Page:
• Developing a comprehensive framework for Army research on critical thinking, including evaluation of empirical, normative, and practical issues

Research on situation assessment, mental models, and critical thinking skills was based on in-depth interviews or think-aloud problem-solving simulations with approximately 100 Army command staff officers at a variety of levels of experience and rank.

As part of this work, CTI developed a prototype computer-based system that reperesents an individual decision maker's situation understanding and decisin making as it evolves in real time.

Cognitive Bases of Automated Target Recognition Design
(Army Research Laboratory / Human Research & Development)

CTI conducted research on the perceptual and cognitive underpinnings of target recognition performance by Army combat helicopter pilots, and derived recommendations for the design of automated target recognition (ATR) devices. These recommendations are designed to be compatible with users' perceptual, linguistic, and cognitive processing constraionts.

This work resulted in experiments, models, and design recommendations on a variety of topics. For example:

  1. A model of perceptual processing stagesimages was developed based on error and reaction time data. Enhancement of specific image features was recommended to facilitate pilots' rapid verification of ATR classifications.

  2. Methods for predicting the optimal level of classification labeling by the ATR were developed and tested.

  3. Methods for alerting pilots to ATR uncertianty and for guiding pilot's attention to potential problems were developed and tested

Automated Assessment of Team Expertise
(Navy Personnel Research & Development Center)

The readiness of teams to perform complex tasks hinges critically on cognitive abilities. But the relvant abilities are not well measured in current team evaluations. CTI developed a highly automated approach to assessing the use of mental models associated with proficient performance. Specifically, the approach enables us to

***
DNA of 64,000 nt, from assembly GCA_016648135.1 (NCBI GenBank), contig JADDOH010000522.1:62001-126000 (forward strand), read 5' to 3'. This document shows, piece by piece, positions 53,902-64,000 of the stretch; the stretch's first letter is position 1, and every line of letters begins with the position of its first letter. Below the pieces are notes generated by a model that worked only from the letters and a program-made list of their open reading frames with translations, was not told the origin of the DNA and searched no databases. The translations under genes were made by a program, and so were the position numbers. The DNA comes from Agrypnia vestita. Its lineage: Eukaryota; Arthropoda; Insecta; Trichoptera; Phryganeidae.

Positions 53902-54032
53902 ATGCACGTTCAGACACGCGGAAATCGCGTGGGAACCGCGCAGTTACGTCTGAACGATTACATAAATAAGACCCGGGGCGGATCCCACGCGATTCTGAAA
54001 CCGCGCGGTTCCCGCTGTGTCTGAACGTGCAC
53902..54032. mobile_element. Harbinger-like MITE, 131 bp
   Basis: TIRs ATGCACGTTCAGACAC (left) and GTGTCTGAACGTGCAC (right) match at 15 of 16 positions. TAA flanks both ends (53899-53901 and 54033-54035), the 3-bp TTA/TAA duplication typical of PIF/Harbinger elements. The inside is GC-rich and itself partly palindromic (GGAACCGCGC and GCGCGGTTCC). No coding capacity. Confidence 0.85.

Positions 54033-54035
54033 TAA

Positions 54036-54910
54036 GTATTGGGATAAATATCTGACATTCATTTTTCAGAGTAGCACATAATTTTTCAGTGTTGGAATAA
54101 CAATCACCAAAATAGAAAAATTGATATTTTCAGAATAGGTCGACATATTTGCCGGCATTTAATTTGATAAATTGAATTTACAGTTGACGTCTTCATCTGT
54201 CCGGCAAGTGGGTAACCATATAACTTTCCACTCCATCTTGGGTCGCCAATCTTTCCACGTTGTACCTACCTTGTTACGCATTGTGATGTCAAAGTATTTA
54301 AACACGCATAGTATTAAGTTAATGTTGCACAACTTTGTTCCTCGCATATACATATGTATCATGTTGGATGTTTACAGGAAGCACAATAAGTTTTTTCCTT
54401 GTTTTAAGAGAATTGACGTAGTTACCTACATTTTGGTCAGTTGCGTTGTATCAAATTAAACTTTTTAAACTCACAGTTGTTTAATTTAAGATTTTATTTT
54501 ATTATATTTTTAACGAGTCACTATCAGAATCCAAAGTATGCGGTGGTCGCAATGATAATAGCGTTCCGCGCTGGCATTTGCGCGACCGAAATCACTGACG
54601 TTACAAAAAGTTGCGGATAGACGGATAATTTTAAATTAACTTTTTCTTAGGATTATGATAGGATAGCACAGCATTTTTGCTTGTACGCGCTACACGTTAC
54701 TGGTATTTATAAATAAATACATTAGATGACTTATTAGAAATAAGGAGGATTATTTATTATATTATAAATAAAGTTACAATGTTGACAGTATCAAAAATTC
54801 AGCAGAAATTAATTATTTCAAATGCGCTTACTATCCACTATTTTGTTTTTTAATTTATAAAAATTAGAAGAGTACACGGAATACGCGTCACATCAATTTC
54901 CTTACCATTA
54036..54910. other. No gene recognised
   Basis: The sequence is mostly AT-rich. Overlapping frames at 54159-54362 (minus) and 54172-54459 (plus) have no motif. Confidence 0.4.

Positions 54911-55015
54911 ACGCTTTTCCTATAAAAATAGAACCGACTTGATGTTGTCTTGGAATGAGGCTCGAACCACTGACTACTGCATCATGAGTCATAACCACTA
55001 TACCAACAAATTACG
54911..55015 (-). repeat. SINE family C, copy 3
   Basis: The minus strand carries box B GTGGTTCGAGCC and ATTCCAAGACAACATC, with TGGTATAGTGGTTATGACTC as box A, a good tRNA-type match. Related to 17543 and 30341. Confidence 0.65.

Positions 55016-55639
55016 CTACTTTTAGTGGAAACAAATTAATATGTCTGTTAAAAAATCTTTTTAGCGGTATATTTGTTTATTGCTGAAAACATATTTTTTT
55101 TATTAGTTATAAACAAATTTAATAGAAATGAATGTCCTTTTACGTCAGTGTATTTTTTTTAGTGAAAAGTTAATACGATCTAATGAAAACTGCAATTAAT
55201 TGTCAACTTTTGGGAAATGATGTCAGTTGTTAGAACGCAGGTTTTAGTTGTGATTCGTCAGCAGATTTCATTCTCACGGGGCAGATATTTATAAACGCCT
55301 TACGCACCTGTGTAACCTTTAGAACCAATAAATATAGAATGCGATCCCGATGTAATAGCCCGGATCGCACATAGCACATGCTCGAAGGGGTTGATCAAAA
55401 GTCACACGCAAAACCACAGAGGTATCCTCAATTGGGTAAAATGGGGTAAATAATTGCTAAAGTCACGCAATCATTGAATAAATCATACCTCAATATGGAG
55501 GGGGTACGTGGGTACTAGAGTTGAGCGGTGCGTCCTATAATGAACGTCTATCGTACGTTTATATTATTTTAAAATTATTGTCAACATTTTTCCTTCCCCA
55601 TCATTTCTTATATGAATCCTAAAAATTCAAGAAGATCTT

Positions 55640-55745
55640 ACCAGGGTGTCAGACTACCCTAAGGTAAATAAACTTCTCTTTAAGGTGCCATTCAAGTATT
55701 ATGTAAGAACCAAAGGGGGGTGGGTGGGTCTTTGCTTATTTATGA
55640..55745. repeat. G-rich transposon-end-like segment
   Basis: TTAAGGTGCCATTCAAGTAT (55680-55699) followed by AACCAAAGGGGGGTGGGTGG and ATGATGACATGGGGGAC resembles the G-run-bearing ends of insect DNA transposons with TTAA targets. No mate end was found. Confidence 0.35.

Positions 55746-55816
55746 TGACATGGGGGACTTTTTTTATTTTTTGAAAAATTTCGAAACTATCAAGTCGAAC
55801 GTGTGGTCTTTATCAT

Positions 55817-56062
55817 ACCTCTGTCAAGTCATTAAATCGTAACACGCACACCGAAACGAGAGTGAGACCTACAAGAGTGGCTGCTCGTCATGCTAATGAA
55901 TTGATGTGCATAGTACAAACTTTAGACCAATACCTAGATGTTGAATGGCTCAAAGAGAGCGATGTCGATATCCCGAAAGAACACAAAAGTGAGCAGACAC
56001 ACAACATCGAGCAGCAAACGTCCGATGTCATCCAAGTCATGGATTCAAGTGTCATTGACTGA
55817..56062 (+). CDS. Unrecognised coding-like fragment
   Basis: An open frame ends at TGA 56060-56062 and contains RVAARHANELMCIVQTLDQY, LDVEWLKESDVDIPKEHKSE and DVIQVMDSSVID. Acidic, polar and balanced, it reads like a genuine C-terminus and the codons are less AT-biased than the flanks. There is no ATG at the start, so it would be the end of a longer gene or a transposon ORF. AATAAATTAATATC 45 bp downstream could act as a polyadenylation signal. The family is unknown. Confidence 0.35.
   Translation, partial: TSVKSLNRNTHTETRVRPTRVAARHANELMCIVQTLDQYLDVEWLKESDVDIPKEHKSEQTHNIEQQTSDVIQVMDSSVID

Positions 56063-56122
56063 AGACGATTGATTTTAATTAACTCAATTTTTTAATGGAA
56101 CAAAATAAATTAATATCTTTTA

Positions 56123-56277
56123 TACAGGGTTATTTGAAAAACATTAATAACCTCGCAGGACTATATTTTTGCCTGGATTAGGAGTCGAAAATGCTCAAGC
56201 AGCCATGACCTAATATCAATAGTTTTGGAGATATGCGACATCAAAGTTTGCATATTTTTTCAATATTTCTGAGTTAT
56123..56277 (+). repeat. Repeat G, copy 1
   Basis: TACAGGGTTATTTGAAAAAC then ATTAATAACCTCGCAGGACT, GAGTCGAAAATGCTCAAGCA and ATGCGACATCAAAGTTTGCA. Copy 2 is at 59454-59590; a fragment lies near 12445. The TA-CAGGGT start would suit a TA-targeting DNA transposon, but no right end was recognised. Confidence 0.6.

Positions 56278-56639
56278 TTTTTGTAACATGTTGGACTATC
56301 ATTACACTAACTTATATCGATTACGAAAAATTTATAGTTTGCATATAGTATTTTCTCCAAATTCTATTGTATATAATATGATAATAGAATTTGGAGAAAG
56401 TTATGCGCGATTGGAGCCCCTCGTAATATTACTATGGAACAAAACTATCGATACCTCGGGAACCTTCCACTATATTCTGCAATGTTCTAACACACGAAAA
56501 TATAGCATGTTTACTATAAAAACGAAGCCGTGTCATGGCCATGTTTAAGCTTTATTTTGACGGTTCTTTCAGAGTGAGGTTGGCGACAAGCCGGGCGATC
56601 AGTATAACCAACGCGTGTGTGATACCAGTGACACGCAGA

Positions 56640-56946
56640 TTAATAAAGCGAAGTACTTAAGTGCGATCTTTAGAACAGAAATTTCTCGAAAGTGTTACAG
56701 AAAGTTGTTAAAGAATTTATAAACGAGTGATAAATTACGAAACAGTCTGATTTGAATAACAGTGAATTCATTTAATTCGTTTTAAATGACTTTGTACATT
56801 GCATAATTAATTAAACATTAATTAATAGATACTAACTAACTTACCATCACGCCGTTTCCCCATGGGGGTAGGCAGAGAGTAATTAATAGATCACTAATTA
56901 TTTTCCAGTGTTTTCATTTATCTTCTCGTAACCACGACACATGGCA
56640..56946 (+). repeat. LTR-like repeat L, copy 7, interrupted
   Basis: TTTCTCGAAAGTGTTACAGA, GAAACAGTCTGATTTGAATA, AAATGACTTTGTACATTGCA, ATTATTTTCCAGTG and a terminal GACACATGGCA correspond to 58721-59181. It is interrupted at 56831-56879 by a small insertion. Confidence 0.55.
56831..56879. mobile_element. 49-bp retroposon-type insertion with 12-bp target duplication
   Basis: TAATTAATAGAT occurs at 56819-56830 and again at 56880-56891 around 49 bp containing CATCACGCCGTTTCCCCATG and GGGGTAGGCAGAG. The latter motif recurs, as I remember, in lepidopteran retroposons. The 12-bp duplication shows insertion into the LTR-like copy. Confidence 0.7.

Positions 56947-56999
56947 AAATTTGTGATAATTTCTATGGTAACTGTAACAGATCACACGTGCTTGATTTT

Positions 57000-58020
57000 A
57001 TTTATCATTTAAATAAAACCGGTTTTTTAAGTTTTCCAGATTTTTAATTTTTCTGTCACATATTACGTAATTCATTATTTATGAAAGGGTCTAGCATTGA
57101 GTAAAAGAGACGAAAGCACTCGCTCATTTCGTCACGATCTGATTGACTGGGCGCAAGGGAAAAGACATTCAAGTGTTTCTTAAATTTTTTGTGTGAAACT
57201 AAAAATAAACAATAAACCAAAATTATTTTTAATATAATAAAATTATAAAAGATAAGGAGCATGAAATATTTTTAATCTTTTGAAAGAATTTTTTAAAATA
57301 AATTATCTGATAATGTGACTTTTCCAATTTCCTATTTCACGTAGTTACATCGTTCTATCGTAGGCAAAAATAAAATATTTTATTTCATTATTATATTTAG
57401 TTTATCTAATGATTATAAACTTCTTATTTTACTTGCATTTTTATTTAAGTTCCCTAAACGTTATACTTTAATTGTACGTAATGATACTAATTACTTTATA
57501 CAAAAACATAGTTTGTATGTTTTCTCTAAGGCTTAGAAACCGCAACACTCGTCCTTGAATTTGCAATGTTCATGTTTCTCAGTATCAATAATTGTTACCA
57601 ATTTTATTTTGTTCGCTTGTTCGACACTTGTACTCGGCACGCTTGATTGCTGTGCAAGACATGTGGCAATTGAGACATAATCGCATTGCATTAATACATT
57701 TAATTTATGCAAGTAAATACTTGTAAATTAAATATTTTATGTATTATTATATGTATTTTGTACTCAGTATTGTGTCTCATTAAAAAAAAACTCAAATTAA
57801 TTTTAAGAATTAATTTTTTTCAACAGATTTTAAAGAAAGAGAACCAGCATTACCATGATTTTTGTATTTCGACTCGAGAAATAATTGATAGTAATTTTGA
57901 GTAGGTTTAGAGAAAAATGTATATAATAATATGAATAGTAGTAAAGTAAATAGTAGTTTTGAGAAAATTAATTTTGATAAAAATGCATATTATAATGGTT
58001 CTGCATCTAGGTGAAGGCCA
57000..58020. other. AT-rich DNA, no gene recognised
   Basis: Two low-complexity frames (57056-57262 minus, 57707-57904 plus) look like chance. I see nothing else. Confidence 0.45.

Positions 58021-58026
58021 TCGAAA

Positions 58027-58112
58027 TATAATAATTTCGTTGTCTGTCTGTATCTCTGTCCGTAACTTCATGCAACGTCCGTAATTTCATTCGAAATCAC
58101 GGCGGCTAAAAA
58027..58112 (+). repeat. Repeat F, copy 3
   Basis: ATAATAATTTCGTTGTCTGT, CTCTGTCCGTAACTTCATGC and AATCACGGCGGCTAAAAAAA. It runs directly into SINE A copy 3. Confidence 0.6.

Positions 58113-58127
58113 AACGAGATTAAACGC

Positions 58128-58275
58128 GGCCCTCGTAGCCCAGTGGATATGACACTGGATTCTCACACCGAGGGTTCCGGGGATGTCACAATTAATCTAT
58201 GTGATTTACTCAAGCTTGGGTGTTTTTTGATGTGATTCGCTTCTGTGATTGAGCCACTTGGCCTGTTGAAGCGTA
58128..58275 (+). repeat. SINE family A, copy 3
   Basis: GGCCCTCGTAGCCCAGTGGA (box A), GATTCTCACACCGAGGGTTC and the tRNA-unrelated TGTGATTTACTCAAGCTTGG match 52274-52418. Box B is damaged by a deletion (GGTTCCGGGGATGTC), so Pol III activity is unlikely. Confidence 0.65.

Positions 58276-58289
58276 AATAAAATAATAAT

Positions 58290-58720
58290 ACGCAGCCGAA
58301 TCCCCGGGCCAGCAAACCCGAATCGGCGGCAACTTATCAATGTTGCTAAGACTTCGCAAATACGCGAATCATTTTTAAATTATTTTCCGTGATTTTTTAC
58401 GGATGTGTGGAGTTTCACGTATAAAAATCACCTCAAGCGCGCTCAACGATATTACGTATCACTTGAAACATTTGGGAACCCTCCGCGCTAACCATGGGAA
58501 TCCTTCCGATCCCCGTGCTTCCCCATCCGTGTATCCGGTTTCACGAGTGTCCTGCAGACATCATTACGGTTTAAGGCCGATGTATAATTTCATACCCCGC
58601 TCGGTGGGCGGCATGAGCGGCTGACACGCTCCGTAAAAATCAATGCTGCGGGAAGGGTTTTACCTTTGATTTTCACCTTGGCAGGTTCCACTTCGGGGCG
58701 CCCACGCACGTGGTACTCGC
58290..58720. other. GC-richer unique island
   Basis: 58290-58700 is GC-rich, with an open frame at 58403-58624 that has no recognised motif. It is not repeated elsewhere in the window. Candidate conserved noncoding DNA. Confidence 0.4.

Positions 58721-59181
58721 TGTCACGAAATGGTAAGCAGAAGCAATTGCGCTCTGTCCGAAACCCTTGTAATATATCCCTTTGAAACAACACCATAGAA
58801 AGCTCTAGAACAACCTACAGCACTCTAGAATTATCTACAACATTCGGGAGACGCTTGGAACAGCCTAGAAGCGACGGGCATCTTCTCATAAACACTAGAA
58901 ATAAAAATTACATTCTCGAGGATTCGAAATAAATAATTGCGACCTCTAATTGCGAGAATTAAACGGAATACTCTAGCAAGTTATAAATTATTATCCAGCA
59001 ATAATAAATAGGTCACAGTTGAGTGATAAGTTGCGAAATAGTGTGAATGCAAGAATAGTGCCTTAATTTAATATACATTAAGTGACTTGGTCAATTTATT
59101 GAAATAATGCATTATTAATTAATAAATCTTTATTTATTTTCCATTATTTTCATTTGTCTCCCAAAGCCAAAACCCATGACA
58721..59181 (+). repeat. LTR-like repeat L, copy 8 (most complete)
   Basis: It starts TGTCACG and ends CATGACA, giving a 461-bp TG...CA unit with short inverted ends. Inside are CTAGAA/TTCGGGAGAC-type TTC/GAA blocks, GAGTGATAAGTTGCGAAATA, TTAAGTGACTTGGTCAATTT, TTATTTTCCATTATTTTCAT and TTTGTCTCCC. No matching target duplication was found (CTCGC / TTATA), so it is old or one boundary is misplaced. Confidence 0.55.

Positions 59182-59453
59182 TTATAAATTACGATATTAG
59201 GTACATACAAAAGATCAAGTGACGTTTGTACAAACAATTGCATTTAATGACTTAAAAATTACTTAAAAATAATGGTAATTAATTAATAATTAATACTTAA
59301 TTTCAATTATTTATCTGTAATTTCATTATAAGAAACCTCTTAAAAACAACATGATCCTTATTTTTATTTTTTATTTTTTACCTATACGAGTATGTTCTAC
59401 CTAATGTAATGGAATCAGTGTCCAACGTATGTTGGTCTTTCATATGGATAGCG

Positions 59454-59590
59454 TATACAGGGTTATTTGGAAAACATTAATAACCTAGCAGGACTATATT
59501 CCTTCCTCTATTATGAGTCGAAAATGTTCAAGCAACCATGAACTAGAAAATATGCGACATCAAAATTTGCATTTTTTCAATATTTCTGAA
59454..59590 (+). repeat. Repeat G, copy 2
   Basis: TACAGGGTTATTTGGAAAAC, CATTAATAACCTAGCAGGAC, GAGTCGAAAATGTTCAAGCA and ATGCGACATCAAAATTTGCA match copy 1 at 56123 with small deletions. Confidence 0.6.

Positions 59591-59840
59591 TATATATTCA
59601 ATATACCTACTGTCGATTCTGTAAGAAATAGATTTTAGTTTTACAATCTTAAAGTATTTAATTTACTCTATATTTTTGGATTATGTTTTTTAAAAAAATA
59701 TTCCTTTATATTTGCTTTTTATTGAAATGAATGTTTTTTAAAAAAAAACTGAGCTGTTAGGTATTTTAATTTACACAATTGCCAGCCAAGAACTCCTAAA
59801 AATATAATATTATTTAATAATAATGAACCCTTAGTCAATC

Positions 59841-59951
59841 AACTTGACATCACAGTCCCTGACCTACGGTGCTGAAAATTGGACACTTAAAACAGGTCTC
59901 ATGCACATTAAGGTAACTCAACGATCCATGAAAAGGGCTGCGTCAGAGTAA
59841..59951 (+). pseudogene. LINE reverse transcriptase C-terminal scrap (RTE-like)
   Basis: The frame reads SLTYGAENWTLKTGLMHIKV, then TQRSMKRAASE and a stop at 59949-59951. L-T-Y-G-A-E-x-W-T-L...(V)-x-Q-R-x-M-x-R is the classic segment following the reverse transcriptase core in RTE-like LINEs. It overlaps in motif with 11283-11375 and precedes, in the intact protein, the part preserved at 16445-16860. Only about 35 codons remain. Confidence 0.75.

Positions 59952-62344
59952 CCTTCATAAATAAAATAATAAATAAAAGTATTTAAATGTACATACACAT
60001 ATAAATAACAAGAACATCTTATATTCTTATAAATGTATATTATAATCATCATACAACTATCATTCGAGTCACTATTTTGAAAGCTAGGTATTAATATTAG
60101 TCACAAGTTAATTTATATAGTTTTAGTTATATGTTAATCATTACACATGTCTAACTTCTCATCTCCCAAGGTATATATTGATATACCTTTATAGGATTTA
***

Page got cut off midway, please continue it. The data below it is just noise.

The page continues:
1. assess the global similarity of individuals and teams to domain experts and journeymen

  2. specify mental models used by experts and journeymen

  3. diagnose specific strengths and deficiencies in the use of those models by individuals and teams.

Commercial Airline Pilot Decision Making
(National Aeronautics and Space Administration, Ames Research Center)

CTI has conducted a series of experimental studies with active duty commercial airline pilots to examine their decision making strategies. The studies have focused on the effects of time constraints, uncertainty, and competing goals. They have also examined interactions among the distributed team composed of pilots, co-pilots, company dispatch, and air traffic control.

Three different studies have found, respectively:

  1. Differences between more and less experienced pilots in the use of dispatch advice and in critical thinking strategies for evaluating that advice

  2. Differences between more and lesse experienced pilots in their ability to adapt the amount of time they take for a decisin to the amount of time available.

  3. Differences between more and lesse experienced pilots in their ability to adapt information collection strategies to different conditions of uncertainty.

Distributed Team Training
(Naval Air Warfare Center / Training Systems Division, Orlando, FL)

CTI developed a framework for modeling the decision making performance of geographically separated subteams (Naval air squadrons) who train separately and then must perform together (as an airwing). A cognitive performance analysis, based on interviews, surveys, and observation of exercises, includes cognitive modeling of knowledge structures and processes relevant to distributed team performance, and an analysis of current successes and shortfalls in current performance.